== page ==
Elusive 'Buchdahl stars' are black holes without event horizons. But do they really exist?
These hypothetical stars are the densest objects in the universe that can exist without becoming fullfledged black holes.
An elusive object in space has posed a riddle for scientists. It looks like a black hole. It acts like a black hole. It may even smell like a black hole. But it has one crucial difference: It has no event horizon, meaning that you can escape its gravitational clutches if you try hard enough.
It's called a Buchdahl star, and it is the densest object that can exist in the universe without becoming a black hole itself.
But no one has ever observed one, leading to questions about whether the mysterious objects actually exist. Now, a physicist may have uncovered a new property of Buchdahl stars that could help to answer that.
Black hole journeys
By and large, astronomers agree that black holes exist. We see evidence for them everywhere we look, including the release of gravitational waves when they collide and the dramatic shadows they carve out of surrounding materials. Astronomers also understand how black holes form: They are the remnants of the catastrophic gravitational collapse of massive stars. When giant stars die, no force in nature is capable of sustaining the stars' own weight, so these doomed behemoths just keep crushing themselves to infinity.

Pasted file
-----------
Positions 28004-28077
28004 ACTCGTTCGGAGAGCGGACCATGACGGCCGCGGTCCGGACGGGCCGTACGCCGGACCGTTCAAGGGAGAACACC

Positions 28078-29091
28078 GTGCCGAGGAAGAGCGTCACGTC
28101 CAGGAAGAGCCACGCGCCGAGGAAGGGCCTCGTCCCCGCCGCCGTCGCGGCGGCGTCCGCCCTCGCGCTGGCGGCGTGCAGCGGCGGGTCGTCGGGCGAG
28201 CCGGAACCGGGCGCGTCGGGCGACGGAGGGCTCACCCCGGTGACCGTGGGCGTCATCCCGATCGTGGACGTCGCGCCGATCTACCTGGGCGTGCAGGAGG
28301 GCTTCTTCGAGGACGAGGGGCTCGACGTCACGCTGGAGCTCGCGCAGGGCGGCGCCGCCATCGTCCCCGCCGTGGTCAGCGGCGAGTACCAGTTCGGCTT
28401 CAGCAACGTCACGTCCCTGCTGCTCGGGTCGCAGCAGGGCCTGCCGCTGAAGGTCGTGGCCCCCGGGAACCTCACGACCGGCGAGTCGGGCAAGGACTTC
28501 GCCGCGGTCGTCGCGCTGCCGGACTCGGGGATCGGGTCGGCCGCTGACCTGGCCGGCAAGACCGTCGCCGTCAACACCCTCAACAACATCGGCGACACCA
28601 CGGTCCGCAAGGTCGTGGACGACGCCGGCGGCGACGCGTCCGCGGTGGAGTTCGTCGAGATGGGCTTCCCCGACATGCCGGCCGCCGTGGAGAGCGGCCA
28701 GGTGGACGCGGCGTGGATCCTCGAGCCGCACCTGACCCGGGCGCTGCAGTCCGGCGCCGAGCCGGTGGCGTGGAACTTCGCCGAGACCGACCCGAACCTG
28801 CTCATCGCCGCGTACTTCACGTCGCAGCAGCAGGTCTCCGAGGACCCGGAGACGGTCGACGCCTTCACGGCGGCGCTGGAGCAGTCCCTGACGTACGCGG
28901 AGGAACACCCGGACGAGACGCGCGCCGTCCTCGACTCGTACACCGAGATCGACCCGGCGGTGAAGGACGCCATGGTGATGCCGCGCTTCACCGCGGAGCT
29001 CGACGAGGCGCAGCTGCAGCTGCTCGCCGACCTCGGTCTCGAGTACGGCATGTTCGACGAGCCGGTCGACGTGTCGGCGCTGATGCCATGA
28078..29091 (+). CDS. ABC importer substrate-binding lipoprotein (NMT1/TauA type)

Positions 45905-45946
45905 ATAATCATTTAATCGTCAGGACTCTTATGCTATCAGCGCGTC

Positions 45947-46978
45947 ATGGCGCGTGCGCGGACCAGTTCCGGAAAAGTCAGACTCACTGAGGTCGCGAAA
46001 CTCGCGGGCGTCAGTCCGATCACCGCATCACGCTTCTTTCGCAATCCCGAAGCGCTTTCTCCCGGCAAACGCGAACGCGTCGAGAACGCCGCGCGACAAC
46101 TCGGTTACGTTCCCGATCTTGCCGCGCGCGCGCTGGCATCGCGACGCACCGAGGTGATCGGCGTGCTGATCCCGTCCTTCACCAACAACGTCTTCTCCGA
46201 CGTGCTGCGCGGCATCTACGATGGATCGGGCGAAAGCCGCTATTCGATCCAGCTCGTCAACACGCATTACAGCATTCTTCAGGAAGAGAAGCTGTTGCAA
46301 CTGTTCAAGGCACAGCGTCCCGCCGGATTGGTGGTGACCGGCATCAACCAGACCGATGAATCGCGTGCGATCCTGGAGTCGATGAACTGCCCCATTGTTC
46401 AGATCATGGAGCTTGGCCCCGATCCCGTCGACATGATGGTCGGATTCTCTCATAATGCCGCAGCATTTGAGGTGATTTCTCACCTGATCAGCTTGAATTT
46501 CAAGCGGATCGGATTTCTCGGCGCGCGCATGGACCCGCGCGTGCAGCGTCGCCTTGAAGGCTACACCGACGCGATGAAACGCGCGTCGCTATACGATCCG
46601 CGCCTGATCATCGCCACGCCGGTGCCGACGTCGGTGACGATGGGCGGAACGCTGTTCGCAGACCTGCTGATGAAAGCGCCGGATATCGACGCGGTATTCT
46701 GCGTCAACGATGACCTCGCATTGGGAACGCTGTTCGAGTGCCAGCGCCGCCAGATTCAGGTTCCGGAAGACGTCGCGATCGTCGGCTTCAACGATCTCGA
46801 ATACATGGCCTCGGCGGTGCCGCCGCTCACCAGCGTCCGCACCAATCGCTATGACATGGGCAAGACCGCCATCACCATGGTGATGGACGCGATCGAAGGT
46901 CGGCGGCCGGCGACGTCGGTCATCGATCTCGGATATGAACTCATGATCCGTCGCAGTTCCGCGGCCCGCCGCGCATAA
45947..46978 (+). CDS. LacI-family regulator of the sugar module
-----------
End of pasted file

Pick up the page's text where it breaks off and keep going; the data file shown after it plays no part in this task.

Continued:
What astronomers currently don't understand, however, is how compressed an object can get without becoming a black hole. We know of white dwarfs, which contain a sun's worth of mass in a volume equivalent to Earth, and we know of neutron stars, which compress all that down even further into the volume of a city. But we don't know if there's anything smaller still that avoids the fate of becoming a black hole.
Buchdahl stars
In 1959, GermanAustralian physicist Hans Adolf Buchdahl explored how a highly idealized "star" — represented as a perfectly spherical blob of material — might behave as it was compressed as much as possible. As the blob got smaller and smaller, its density rose, making its own gravitational pull even more intense. Using the tools of Einstein's general theory of relativity, Buchdahl found an absolute lower limit to the size of that blob.
That special radius is equal to 9/4 times the mass of the blob, multiplied byNewton's gravitational constant, all divided by the speed of light squared.
The Buchdahl limit is important because it defines the densest possible object that can still avoid becoming a black hole. Below that, the blob of material must always become a black hole, at least in the theory of relativity.
Living on the edge
Finding exotic objects that come right to the edge of that limit — socalled Buchdahl stars — has become a popular pastime of theorists and observationalists alike. Now, Naresh Dadhich, a physicist at the InterUniversity Centre for Astronomy and Astrophysics in Pune, India, may have discovered a surprising property held by Buchdahl stars. Dadhich discusses this property in a new paper submitted Dec. 11 to the preprint server arXiv.org.